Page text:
Bus patronage in Britain outside London on Sunday 19 July was 41% of that on an equivalent day, the first time that a figure of 40% or more has been achieved since 21 March. But bus usage is still well below car use as a percentage of an equivalent day, figures from the Department for Transport show.
Passengers are returning less rapidly on weekdays than they are at weekends. The 33% of an equivalent day recorded on both Friday 17 and Monday 21 July is the highest weekday percentage since the onset of the coronavirus COVID-19 pandemic.
Week-on-week growth remains modest. The seven-day average usage figure as a percentage of an equivalent week rose by 4.29% in week commencing 6 July, but growth fell back to 3.14% in the following seven-day period. In June, that rate had fluctuated between 1.14% and 3.00%.
On Saturday 18 July, bus usage in London reached 50% of that of an equivalent day for the first time since movement restrictions were imposed.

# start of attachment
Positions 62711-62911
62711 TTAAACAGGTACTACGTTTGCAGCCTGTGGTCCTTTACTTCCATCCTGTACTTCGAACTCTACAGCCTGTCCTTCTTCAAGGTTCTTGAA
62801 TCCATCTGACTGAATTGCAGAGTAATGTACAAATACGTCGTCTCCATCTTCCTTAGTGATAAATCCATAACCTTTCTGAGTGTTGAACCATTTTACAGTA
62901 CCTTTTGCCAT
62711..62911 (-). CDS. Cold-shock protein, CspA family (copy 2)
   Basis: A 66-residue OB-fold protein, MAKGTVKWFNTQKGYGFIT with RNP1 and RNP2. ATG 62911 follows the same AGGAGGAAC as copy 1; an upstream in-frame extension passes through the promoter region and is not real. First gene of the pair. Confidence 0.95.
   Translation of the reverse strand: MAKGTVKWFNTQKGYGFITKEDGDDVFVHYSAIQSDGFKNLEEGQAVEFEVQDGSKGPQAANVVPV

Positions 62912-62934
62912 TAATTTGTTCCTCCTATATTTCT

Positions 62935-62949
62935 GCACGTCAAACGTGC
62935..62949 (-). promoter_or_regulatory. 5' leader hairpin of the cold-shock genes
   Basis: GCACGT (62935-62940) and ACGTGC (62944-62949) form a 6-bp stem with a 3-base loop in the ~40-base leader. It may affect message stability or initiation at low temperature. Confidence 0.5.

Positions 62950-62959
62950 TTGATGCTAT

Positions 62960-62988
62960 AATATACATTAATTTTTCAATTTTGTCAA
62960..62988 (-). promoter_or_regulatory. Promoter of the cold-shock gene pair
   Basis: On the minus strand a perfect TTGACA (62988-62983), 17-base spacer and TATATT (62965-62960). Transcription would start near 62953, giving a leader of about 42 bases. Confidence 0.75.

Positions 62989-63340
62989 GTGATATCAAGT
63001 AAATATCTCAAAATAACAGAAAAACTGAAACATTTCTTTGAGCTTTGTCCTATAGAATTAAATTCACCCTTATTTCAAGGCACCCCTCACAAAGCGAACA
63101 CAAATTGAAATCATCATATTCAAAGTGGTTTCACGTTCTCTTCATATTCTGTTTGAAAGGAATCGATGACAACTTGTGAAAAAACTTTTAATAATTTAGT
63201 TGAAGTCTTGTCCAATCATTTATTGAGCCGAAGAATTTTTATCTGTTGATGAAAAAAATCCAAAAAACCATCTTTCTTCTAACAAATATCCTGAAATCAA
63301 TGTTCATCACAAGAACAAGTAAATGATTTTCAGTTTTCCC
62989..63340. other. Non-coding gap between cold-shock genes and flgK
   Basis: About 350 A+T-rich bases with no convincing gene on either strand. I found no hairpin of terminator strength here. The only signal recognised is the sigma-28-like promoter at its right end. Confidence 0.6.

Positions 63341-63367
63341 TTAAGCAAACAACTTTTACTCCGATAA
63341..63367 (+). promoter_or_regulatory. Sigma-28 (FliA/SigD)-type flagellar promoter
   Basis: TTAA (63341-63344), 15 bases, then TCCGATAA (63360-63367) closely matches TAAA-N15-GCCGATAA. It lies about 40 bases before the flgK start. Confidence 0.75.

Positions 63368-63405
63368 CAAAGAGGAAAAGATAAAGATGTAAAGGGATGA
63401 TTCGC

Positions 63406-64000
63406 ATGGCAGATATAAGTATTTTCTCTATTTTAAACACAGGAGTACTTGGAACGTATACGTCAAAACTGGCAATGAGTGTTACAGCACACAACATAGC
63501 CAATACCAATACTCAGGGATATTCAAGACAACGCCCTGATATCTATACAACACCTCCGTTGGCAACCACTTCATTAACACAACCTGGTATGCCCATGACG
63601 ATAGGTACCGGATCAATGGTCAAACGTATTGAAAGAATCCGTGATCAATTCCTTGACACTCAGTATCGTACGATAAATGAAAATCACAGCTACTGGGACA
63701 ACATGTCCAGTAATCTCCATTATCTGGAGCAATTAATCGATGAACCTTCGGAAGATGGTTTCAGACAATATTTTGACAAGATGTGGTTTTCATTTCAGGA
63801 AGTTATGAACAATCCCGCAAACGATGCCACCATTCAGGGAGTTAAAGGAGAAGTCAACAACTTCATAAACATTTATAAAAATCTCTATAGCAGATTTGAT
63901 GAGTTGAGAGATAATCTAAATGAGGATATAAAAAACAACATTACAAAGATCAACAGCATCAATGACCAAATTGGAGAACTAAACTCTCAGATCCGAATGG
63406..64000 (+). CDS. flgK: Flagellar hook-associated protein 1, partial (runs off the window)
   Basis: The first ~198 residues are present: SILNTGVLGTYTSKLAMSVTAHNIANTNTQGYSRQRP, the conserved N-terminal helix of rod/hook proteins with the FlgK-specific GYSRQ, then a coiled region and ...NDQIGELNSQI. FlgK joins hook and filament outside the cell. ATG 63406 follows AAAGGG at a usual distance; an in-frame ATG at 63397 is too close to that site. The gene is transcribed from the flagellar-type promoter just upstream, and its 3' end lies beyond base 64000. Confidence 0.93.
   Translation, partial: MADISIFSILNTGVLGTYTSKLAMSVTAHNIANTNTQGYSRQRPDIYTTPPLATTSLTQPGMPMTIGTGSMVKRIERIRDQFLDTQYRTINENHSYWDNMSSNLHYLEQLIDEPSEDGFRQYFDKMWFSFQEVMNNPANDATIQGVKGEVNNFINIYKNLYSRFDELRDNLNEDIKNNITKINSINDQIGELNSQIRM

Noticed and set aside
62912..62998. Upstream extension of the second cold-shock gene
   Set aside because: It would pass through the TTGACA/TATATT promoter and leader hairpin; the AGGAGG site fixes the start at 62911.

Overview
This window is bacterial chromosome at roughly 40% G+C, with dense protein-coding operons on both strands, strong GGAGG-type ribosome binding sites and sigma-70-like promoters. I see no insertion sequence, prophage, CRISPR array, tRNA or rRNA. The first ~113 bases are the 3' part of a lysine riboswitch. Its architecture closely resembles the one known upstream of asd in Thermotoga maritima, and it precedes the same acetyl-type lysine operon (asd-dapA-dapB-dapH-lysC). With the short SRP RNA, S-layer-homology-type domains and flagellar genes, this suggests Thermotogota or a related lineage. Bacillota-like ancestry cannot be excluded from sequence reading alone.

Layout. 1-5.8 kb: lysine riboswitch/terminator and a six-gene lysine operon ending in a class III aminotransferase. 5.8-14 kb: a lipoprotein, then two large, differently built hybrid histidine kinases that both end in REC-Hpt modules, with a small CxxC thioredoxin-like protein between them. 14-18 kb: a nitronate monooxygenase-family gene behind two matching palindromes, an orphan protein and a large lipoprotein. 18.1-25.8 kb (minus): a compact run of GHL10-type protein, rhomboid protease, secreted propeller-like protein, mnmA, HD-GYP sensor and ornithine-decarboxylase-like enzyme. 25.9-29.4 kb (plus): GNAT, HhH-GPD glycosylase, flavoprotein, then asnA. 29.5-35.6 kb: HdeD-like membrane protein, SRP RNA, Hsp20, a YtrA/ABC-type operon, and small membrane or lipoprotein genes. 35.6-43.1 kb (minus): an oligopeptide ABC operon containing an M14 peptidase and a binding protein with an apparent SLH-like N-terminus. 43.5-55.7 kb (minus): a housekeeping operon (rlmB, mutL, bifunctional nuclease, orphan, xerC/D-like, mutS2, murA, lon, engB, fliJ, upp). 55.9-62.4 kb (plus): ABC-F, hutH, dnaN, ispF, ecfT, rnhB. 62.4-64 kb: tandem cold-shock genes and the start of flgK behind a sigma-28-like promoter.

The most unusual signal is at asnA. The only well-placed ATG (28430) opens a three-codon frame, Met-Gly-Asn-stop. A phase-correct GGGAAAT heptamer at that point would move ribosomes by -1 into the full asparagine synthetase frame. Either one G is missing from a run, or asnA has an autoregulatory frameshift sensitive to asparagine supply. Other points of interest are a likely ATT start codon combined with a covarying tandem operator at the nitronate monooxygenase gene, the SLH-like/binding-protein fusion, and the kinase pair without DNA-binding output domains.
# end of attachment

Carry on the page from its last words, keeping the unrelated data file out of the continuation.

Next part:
The figure in London was 45% on both days surrounding that weekend, the highest equivalent percentage on a weekday since 20 March. Tube patronage as a percentage of an equivalent day remains generally around half of that recorded by buses in the capital.
The rail industry continues to lag far behind buses in how quickly passengers are returning. Since 23 March, trains have recorded no higher than 22% of the usage numbers on an equivalent day.
Car use, meanwhile, has not fallen below 65% of an equivalent day since 12 June. Four weekend days in July so far have seen figures of 90% or higher. The week-on-week rate at which car use is growing is more variable than for bus patronage. Car use as a percentage of an equivalent week grew by 1.00% in week commencing 5 July, but a fortnight before that it rose by 6.29%.
All bus usage figures outside London are supplied as a percentage of the equivalent day in the third week of January 2020. Those in London are a percentage of the equivalent day in 2019.